I know a secret! And as I am simply bursting with it, I shall tell you, Dear Reader, as I know you shan't tell a soul. The secret is this: Adelaide is in love with Arthur!
A better match I cannot imagine, for he is tall and handsome (if constantly filthy), and knows everything there is to know about trains. He told me that even after Samuel inherits the train, he will probably stay on to help, as this family is as good as his own after working here so many years. And Samuel cannot do everything by himself, especially if the littlest boy decides to go and do something else to earn his living instead of staying with his brother. It is clear that he loves Adelaide, because his tone changes when he speaks to her, and his eyes get all misty and far-away whenever he looks at her. It is so romantic!
Adelaide tries to act as though she does not love him back, giving cool answers to his questions and pretending not to notice when he reaches out to steady her when the train hits a particularly bad bump, but I know better, for when she saw me with Arthur earlier, she got such a look on her face! I have never had much practice flirting, having lived amongst girls my entire life, only venturing into town on brief, strictly-monitored educational trips, but I suppose I have read enough romances and done enough daydreaming to get by well enough, for Arthur was blushing bright red and shuffling his feet and ruffling the back of his hair like nothing I've ever seen before! And ooh did it upset Adelaide, though she did her best to pretend that she did not care. I only did it, of course, to test my theory that Adelaide felt more for him than she let on. I've no reason to flirt with a dirty train conductor's apprentice whom I shall never see again after a few more days, even if he does have the prettiest eyelashes I have ever seen on a man.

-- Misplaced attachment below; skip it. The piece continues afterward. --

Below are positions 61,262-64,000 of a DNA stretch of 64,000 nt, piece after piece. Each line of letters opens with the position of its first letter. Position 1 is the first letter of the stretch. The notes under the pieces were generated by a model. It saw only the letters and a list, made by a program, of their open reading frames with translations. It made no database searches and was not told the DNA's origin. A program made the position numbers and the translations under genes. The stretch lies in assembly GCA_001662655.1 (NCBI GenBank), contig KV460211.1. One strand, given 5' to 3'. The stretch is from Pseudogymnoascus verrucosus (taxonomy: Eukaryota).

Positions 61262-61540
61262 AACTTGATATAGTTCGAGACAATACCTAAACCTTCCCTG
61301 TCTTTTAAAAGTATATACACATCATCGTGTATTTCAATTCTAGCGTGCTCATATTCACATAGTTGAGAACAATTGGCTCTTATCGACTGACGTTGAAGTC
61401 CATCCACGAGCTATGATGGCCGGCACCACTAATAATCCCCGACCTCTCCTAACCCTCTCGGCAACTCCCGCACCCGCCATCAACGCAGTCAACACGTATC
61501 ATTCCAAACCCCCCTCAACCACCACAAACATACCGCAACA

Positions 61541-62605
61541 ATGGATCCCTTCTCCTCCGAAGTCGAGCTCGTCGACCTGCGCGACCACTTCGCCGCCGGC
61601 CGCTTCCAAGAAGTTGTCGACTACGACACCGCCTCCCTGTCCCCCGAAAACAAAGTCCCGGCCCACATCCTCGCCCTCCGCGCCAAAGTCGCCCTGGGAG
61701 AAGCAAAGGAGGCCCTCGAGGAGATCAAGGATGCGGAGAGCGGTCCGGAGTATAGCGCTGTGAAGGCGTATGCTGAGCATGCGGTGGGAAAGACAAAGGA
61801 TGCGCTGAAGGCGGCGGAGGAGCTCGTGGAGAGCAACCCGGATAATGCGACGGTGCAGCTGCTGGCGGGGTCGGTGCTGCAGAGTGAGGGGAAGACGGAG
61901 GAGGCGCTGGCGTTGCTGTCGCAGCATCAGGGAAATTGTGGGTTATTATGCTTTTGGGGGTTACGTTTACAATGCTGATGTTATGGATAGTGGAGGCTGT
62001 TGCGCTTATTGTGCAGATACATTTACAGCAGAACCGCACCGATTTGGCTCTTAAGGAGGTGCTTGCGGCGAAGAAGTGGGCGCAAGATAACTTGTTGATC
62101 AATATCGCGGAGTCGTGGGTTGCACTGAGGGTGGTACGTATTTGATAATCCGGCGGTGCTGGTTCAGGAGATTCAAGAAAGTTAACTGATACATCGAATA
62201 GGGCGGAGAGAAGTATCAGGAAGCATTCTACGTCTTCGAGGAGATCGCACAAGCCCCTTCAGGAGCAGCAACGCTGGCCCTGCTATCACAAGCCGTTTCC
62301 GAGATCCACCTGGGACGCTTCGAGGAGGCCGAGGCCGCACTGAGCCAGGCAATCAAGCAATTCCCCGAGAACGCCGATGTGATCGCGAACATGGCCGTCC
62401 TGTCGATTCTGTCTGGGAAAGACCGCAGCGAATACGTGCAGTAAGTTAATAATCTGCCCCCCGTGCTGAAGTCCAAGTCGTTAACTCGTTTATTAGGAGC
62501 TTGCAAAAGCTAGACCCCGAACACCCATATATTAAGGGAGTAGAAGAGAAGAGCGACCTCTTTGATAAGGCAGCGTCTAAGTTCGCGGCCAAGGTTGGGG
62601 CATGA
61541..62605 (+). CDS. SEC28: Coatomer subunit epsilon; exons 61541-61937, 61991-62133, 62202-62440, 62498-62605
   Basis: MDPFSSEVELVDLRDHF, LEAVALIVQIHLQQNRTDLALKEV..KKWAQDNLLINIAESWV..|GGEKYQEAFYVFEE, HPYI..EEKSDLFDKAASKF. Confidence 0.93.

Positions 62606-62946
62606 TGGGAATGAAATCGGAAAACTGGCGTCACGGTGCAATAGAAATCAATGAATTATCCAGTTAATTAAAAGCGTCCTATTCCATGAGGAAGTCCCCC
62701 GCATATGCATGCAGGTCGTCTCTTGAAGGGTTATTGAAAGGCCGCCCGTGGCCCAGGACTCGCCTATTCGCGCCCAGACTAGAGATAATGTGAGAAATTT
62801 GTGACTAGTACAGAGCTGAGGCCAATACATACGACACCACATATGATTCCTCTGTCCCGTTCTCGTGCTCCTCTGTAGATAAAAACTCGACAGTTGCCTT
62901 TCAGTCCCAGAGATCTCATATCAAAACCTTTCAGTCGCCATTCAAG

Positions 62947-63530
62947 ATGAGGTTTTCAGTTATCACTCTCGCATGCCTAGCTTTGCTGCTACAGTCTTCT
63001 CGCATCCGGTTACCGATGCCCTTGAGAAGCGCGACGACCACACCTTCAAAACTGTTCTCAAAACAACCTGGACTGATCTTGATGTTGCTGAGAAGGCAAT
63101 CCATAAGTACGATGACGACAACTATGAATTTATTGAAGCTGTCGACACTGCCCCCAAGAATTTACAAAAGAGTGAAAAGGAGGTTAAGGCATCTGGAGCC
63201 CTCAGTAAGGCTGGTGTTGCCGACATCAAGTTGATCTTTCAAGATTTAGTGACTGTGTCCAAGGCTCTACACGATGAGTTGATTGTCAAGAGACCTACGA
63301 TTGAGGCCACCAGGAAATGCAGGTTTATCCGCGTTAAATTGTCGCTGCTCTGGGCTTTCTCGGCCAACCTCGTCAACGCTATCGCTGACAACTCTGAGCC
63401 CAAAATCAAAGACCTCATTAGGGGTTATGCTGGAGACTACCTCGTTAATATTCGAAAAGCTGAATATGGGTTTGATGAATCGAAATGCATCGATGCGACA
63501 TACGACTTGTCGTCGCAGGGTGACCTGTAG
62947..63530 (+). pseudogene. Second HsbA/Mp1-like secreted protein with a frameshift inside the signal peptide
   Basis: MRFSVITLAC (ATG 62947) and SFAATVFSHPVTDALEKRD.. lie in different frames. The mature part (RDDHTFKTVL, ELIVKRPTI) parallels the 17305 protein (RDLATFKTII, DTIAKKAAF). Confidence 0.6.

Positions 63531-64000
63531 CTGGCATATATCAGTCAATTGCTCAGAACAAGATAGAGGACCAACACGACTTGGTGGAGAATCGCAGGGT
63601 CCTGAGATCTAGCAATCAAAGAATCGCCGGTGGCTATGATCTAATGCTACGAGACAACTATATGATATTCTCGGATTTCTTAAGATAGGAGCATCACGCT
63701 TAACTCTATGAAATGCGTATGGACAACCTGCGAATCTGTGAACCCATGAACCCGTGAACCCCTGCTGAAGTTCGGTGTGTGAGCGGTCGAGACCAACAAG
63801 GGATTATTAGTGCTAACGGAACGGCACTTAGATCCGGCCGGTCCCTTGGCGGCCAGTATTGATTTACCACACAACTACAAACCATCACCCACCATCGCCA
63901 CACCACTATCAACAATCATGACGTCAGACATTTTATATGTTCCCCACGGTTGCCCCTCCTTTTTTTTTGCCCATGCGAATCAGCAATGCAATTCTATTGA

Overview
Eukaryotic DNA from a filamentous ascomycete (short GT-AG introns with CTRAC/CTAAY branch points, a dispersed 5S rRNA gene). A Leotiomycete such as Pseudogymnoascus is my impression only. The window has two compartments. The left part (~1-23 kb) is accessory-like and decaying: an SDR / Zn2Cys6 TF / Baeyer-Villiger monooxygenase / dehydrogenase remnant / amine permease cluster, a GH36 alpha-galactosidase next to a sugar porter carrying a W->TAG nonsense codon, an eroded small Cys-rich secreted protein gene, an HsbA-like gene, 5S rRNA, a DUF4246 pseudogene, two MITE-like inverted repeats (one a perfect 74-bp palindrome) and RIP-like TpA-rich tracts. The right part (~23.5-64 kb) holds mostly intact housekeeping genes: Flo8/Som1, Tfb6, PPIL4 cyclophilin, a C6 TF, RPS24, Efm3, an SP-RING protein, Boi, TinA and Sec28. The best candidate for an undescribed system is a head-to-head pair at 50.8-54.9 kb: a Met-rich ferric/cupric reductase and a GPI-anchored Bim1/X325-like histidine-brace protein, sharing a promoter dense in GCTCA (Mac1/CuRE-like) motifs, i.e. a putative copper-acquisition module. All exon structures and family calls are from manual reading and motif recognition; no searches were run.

Oh dear, I have gone and got ahead of myself now. I suppose I had better back up and "begin at the beginning" like I would always tell Maggie when she came running in to relate a story to me.
Now I have wasted several minutes crying. I began by crying about Maggie, and crying about Maggie made me cry about Miss P__, and that made me cry about the girls, and that made me cry about the sweet little dormitory with hand-pieced quilts made by volunteer church ladies, and then I couldn't stop! Oh! How I miss them all! But no, I must get a hold of myself and move forward, looking back only fondly, not with tears.
I think I am all right now.
About Adelaide and Arthur: Adelaide returned for me last night as she said she would, and brought me through all the train cars to the very end, where she and her family live. We passed a couple more cars like mine, full of nothing but people and seats, three on one side and two on the other, all facing front. Then the dining car, which I had peeped into before. The tables are indeed bolted down, but the chairs are not. Adelaide said the train does not rock that badly. She said her father would say I "hadn't got my train-legs yet," but that I was lucky not to be sick, as some are on trains. How terribly unpleasant, to always be running off to the water closet when one is trying to have an adventure!
After the dining car were several cars with private compartments. The corridor here was along one side and very narrow, with the compartments all boxed in with sliding doors and little windows, which could have a curtain pulled across them from the inside for privacy. Adelaide said that beds can be pulled down from the ceilings of the compartments, and that is her brother Samuel's job. How I wish I had known that when I was telling Maggie about Arabella! (Mustn't cry, mustn't cry.) I and my companions in my care have to sleep sitting up in our seats, in plain view of fifty other people!